Software Experiment #4a: Not Button ................................................................................................... 25 Software Experiment #4b: Eliminating the External Pull Up Resistor.................................................... 25

    Software Experiment #5: Melody .............................................................................................................. 26 Software Experiment #6: Text to Song Conversion ................................................................................... 27 Software Experiment #7: LED Scanner....................................................................................................... 27 Software Experiment #8: Hello, world!...................................................................................................... 28

  • DaleWheat.com 3 September 2009

    Course Materials All course materials are provided. See Photo 3.

    Solderless Breadboard

    Atmel AVR ATmega328, preprogrammed with Arduino bootloader

    USB-TTL module

    USB cable

    Small parts bag

    Wire bag

    This document

    Photo 3. The supplied course materials.

  • DaleWheat.com 4 September 2009

    Introduction to the Solderless Breadboard The solderless breadboard is a versatile prototyping tool that facilitates rapidly building and testing

    electronic circuits. See Photo 4.

    Each of the small, square holes contains a spring-

    loaded electrical terminal. A wire inserted into

    the hole will make an electrical connection and be

    physically retained in place by the spring.

    The terminals are internally connected in two

    ways. The two rows running up and down each

    side are the power buses. All the holes marked by

    the red stripe are internally connected, forming a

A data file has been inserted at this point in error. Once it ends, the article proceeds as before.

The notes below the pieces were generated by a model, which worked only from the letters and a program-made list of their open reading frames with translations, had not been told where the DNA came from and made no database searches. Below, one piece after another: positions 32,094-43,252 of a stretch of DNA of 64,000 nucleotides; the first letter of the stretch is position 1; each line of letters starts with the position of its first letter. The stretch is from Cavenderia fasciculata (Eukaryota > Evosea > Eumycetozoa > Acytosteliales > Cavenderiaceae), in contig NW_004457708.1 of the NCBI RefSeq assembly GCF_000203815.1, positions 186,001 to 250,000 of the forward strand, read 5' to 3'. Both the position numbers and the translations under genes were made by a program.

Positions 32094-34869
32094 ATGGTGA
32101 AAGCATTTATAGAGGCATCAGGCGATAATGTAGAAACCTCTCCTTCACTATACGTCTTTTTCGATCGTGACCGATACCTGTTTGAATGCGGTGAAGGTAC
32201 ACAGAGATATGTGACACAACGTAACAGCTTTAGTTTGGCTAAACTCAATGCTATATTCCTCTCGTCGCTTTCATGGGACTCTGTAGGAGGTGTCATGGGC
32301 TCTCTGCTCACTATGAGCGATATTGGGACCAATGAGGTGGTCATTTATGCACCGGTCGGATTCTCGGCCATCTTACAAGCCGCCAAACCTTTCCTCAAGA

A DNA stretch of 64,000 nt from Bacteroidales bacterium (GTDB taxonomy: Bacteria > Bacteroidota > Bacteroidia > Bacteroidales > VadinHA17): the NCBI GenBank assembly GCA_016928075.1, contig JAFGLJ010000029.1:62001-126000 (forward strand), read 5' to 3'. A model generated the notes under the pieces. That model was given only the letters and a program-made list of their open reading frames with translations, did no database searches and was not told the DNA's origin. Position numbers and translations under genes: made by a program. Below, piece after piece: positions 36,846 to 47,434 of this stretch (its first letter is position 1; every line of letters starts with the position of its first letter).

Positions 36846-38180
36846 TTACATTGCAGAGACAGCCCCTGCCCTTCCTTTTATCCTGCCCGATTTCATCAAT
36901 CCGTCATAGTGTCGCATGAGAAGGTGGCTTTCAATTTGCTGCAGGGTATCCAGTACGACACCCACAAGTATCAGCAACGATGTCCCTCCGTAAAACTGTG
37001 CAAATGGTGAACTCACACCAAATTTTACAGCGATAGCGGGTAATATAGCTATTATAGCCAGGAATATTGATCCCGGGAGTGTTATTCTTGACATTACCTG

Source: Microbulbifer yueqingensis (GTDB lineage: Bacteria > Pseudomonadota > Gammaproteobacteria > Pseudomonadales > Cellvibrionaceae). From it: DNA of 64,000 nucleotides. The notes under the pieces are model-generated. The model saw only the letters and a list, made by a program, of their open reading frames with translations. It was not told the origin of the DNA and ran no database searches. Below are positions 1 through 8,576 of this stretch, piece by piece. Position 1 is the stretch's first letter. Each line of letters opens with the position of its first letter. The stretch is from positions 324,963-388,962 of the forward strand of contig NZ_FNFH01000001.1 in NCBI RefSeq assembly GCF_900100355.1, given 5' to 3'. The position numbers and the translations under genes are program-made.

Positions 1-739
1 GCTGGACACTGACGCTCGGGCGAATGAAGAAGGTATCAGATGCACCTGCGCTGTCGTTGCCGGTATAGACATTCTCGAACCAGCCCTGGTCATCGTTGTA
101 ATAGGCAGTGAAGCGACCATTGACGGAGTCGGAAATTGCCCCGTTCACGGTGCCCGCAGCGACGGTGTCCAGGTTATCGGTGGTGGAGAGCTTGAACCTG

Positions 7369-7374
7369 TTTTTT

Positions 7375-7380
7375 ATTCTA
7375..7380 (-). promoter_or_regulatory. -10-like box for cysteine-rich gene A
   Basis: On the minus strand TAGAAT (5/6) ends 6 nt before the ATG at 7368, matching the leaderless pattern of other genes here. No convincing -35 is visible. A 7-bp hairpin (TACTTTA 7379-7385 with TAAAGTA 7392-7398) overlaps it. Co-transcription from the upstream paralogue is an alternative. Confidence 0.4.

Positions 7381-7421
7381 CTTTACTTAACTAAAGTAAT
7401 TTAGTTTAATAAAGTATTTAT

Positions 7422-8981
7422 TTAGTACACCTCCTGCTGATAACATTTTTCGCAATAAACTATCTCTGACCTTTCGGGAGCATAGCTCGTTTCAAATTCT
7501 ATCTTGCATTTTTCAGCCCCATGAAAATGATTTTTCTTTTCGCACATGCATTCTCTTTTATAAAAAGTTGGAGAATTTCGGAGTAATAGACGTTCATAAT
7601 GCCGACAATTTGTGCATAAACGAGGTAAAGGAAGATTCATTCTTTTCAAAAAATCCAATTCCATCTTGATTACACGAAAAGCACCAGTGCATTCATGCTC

single circuit. The same is true of the holes

    marked with the blue stripe. The two sides,

    however, are not connected together. It will later

    prove convenient for us for them to be

    connected, so we will connect the left red stripe

    to the right red stripe, using the long red wire.

    Likewise, connect the two blue stripes using the

    long black wire. Your breadboard should look

    like Photo 5.

    Photo 5. Connect the power buses together.

    Note: Red is positive. Black is negative. Just like the battery terminals in your car. Not like the ink in

    your back account.

    Photo 4. The solderless breadboard.

  • DaleWheat.com 5 September 2009

    The other holes on the solderless breadboard are connected sideways. See Photo 6. Each group of five

    holes in a row is internally connected and forms a single circuit. There is a gap running down the center

    of the breadboard. There is no electrical connection across the center gap.

    Photo 6. The internal electrical connections of the solderless breadboard.

    The holes of the breadboard are labeled with letters ABCDE and FGHIJ for the columns and 1-63 for the

    rows. Including the power buses, there are a total of 830 tie-points, or holes that are electrically

    connected. The letters and numbers allow an individual tie-point among the 830 to be exactly specified;

    for example, A-1 or B-5.

    Note: You can install the parts any way you want. You can use any color wire you like. There are a lot

    of possible combinations that will work perfectly well. Use the examples given in this document the first

    time through and you are guaranteed to succeed. Then you can go nuts rearranging everything later.

  • DaleWheat.com 6 September 2009

    Install the USB Module To install the USB module, carefully remove the USB module from the pink static bag. Hold the module

    by the board edges. Try not to touch the pins. The module is fairly hardy but can be damaged by static

    electricity.

    Insert the USB module at the top of the breadboard with the USB connector hanging off the end.

    Photo 7. The USB adapter is installed at the top of the solderless breadboard.

    The USB port performs three useful functions in this project.

    1. Provides regulated power for our circuit, up to 500 mA.

    2. Allows serial data communication between the microcontroller and your PC

    3. Downloads new programs to the microcontroller using the pre-installed bootloader.

  • DaleWheat.com 7 September 2009

    Photo 8. The completed power connections from the USB module.

    Using a short black wire, connect the pin of the USB module labeled GND (which should be plugged

    into tie-point G-2) to the right-hand ground bus (the negative power bus). Insert the wire in tie-point J-2

    and across to the power bus with the blue stripe.

    Using a short red wire, connect the pin of the USB module labeled 5.0V (which should be plugged into

    tie-point G-3) to the right-hand VCC bus (the positive power bus with the red stripe).

    Find the 10 F electrolytic capacitor. There are two identical 10 F capacitors in the small parts bag.

    Insert it immediately adjacent to the 5.0V and GND p